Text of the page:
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Receptor-independent interaction of bacterial lipopolysaccharide with lipid and lymphocyte membranes; the role of cholesterol.

Ciesielski F, Davis B, Rittig M, Bonev BB, O'Shea P - PLoS ONE (2012)

Bottom Line: LPS preparations from Klebsiella pneumoniae and Salmonella enterica were found to bind preferentially to mixed lipid membranes by comparison to pure PC bilayers.Insertion of LPS into model membranes confirmed the preference for sphingomyelin/cholesterol-containing systems.LPS insertion into Jurkat T-lymphocyte membranes reveals that they have a significantly greater LPS-binding capacity by comparison to methyl-β-cyclodextrin cholesterol-depleted lymphocyte membranes, albeit at slightly lower binding rates.

View Article: PubMed Central - PubMed

Affiliation: School of Biomedical Sciences, University of Nottingham, Nottingham, United Kingdom.

ABSTRACT
Lipopolysaccharide (LPS) is a major constituent of bacterial outer membranes where it makes up the bulk of the outer leaflet and plays a key role as determinant of bacterial interactions with the host. Membrane-free LPS is known to activate T-lymphocytes through interactions with Toll-like receptor 4 via multiprotein complexes. In the present study, we investigate the role of cholesterol and membrane heterogeneities as facilitators of receptor-independent LPS binding and insertion, which underpin bacterial interactions with the host in symbiosis, pathogenesis and cell invasion. We use fluorescence spectroscopy to investigate the interactions of membrane-free LPS from intestinal gram-negative organisms with cholesterol-containing model membranes and with T-lymphocytes. LPS preparations from Klebsiella pneumoniae and Salmonella enterica were found to bind preferentially to mixed lipid membranes by comparison to pure PC bilayers. The same was observed for LPS from the symbiote Escherichia coli but with an order of magnitude higher dissociation constant. Insertion of LPS into model membranes confirmed the preference for sphingomyelin/cholesterol-containing systems. LPS insertion into Jurkat T-lymphocyte membranes reveals that they have a significantly greater LPS-binding capacity by comparison to methyl-β-cyclodextrin cholesterol-depleted lymphocyte membranes, albeit at slightly lower binding rates.

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Related in: MedlinePlus

Binding isotherms showing changes in initial fluorescence intensity (cf.Figure 1) for three types of smooth LPS from S. enterica, (squares) K. pneumoniae (triangles) and E. coli (circles) upon binding to FPE-labelled PC100 (dashed lines) or PC55SM15Chol30 (solid lines) phospholipid vesicles.(A). In each case, the average of three repeats was used and the values are shown in comparisons to the data obtained for studies with PC100. Histograms of Bmax and Kd values, corresponding to (A) but obtained from non-normalized data, are shown in panels (B) and (C), respectively and summarised in Table 1. The values of Kd and Bmax for E. coli LPS are approximated from the fits, as Kd is greater than the concentration range investigated experimentally. Tolerances in Kd and Bmax arise from fitting the data to Equation 1, while error bars in (A) show variance between runs.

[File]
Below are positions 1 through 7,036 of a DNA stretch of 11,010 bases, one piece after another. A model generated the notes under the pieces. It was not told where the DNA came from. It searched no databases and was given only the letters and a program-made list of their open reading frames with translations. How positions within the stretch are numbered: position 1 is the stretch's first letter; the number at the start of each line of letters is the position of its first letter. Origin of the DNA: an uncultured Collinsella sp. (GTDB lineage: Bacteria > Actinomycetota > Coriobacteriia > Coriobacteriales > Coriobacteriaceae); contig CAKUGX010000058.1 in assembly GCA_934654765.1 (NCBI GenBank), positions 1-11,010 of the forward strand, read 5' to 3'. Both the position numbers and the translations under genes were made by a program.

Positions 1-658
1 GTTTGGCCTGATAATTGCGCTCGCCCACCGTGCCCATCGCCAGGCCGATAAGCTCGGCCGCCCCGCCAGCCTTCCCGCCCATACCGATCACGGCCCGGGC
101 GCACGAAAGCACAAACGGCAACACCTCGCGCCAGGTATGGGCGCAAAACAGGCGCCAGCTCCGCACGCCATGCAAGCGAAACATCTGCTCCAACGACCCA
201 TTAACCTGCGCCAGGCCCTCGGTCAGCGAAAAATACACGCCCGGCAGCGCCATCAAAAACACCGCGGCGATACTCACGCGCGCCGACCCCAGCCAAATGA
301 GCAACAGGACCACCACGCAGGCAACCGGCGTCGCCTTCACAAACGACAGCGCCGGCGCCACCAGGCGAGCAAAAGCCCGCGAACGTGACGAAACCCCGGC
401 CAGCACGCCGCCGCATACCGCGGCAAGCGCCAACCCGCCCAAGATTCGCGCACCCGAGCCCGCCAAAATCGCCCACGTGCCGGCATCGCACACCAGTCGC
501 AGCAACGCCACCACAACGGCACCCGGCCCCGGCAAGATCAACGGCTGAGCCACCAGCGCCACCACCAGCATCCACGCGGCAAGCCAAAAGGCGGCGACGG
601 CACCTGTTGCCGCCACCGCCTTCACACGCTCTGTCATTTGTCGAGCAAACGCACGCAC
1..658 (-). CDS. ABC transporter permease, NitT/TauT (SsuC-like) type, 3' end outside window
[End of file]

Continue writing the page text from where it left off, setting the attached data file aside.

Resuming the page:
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pone-0038677-g002: Binding isotherms showing changes in initial fluorescence intensity (cf.Figure 1) for three types of smooth LPS from S. enterica, (squares) K. pneumoniae (triangles) and E. coli (circles) upon binding to FPE-labelled PC100 (dashed lines) or PC55SM15Chol30 (solid lines) phospholipid vesicles.(A). In each case, the average of three repeats was used and the values are shown in comparisons to the data obtained for studies with PC100. Histograms of Bmax and Kd values, corresponding to (A) but obtained from non-normalized data, are shown in panels (B) and (C), respectively and summarised in Table 1. The values of Kd and Bmax for E. coli LPS are approximated from the fits, as Kd is greater than the concentration range investigated experimentally. Tolerances in Kd and Bmax arise from fitting the data to Equation 1, while error bars in (A) show variance between runs.

Mentions: Arrow indicates a small peak from residual, free FPE in solution; lower panel represents part of the LPS titration curve recorded over time for FPE-labelled PC55SM15Chol30 phospholipid vesicles – initial drop, A, is followed by signal re-equilibration, B. Binding curves (Figure 2) are obtained from measuring changes between the initial signal and the equilibrium state, C. Inset shows titration curve measured for pure PC100 vesicles, with significantly smaller difference between the initial binding and re-equilibration stages.